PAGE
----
Prodigal Son and All That Jazz
There is a flurry of big bunches of lots and lots of things swirling around our returning citizens in Ohio right about now.
“Returning citizens” is the term many have adopted when they speak of those men and women who, after a time spent incarcerated, join their former community in an attempt to dust off and start again. More mainstream monikers include ex-offenders and felons. As anyone who spends time among us knows, we don’t care much for the mainstream monikers. Rebuff them, even. We can debate that in a future blog post.
Men and women who return to society after some form of incarceration number in the thousands each year. Over 85% of those incarcerated around the country WILL leave prison, despite all the urban legends that create a picture of prison as a final resting ground for the errant and immature. That means, friends, that those who spend time behind bars will eventually spend time back in our neighborhoods. And that begs a big question: what kind of neighbor do we want? And, for purposes of this post, how to do we foster an environment for success when those neighbors show up?
It’s not everyone’s wheelhouse, we know, to be part of this solution. In the same way that I am not interested in the particulars of how Wendy’s happens to have a staffer ready to make me a fresh hamburger at midnight–only that I know I can count on one when I get there–many have decided that they want safe neighborhoods and avenues in place for people who want to be better, do better on this go-round without having to pick up the scythe personally and chop down the obstacles. That’s way OK. In fact, in the same way Wendy’s is a better organization because I’m not anywhere near a kitchen, the reentry initiative is best served by those who wake up everyday and feel compelled to contribute to the behemoth in a way that is creative and persistent and God-led. Dissenters are welcome, if only for Devil’s advocate and perspective that dissipates when like-minded thinkers spend too much time insulated in their groupthink and mutual admiration society. But the reentry conundrum can do without the true naysayers (read: those who espouse, support and legislate all things ‘not-in-my-backyard’). I’ll promise to stay out of everyone’s kitchen if those folks find a different platform from which to tear down another person’s hope.
In the 19 counties of our diocese, the efforts to welcome home returning citizens is as varied as the counties themselves. In the larger counties such as Hamilton and Montgomery, the task force is tsunami-like and the services continue to shape and build on each other. From faith-based efforts like the HELP Program in Cincinnati to county-based collaborative efforts like Advanced Cognitive Treatment Services in Dayton, the desire to provide a lattice of success for returning citizens exists. The Ohio Department of Rehabilitation and Corrections supports and relies on local peeps to drive and shape the movement– and drive they do. Housing, employment, transportation, life skills…..there are services to address all of these. Don’t have your birth certificate, social security card or driver’s license? Someone can assist with that. Want to restore your voting right? We have an app for that. House Bill 86 and Senate Bill 337 in Ohio took giant steps to overcome many of the collateral sanctions returning citizens face in returning to an upstanding life inside society. The bipartisan effort alone was impressive and should be considered across the country as a best practice. But with all that energy and with all those services available, are returning citizens in our diocese set up for success?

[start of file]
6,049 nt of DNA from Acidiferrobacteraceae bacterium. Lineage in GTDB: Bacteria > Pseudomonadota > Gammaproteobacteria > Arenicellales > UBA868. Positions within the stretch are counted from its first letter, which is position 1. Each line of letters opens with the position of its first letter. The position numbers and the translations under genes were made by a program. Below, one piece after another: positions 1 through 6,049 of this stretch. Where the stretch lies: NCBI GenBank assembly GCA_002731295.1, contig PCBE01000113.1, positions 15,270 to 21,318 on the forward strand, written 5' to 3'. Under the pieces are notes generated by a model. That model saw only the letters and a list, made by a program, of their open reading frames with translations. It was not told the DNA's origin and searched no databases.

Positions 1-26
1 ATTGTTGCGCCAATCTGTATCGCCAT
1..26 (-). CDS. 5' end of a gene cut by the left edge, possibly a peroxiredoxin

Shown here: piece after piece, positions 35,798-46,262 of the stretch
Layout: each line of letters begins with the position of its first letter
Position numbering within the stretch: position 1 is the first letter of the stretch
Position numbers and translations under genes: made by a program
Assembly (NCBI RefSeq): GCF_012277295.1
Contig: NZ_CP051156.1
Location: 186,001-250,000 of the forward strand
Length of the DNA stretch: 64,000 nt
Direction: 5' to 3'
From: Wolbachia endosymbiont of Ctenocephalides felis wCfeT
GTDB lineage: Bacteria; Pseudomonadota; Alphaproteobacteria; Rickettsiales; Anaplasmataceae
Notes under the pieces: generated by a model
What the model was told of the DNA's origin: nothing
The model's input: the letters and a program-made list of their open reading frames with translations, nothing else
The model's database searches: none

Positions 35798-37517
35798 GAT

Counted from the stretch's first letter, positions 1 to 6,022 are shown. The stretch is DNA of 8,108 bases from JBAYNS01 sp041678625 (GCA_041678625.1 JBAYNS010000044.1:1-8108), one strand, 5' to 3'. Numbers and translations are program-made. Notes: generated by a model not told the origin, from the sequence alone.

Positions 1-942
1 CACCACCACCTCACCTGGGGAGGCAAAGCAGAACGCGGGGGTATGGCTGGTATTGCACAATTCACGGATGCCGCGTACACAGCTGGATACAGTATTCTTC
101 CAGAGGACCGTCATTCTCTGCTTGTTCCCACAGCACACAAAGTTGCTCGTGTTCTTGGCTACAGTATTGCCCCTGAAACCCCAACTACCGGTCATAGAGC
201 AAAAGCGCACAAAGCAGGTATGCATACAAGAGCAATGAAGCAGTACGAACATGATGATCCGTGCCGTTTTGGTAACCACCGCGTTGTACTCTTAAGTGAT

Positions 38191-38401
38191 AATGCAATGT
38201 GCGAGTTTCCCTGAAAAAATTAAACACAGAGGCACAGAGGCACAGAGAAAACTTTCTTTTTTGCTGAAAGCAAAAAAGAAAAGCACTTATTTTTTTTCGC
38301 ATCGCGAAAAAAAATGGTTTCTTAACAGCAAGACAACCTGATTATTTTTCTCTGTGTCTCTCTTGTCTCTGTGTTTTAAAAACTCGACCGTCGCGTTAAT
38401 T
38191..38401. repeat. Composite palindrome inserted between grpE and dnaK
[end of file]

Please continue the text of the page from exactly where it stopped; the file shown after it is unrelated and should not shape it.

I’m afraid I have to say no. Not yet.
There are quantitative measures that we cling to in corrections, recidivism and total incarcerated population among them. In short, if less people are incarcerated and less people return to prison within three years than in the past, we consider that a win. And, we should. But if we expand the measure to a qualitative one, the vignette shifts. Are less people returning because they have really, truly become better versions of themselves and will make better choices in the future, based on accountability and a sense of worthiness and a belief that we are responsible to and for each other? Or have we simply escalated all the services and eliminated more of the potholes that keep people grappling for straws and boxed into a life that feels replete of upstanding choices?
They are big questions. I’m glad we keep asking them. I’m even more glad to be among the hundreds of people who have rolled up their sleeves around here and said, “I’m in.” Will God send a thunderbolt when we’ve clicked on all reentry cylinders? Not likely. But I think we’ll know it when we see it. When men and women feel and act differently about their self-worth and their choices WHILE incarcerated so they can act upon those feelings and choices when they return home. When our measures are less about government service and more about personal service. When our neighborhoods are no longer categorized and labeled by who did what at one point in his/her life and the determination of how we should treat said person is carved out from that knowledge. Then. Then we will be getting somewhere.
Until then, thank you to all the laborers in this overgrown field. You and your scythes matter. Stay the course.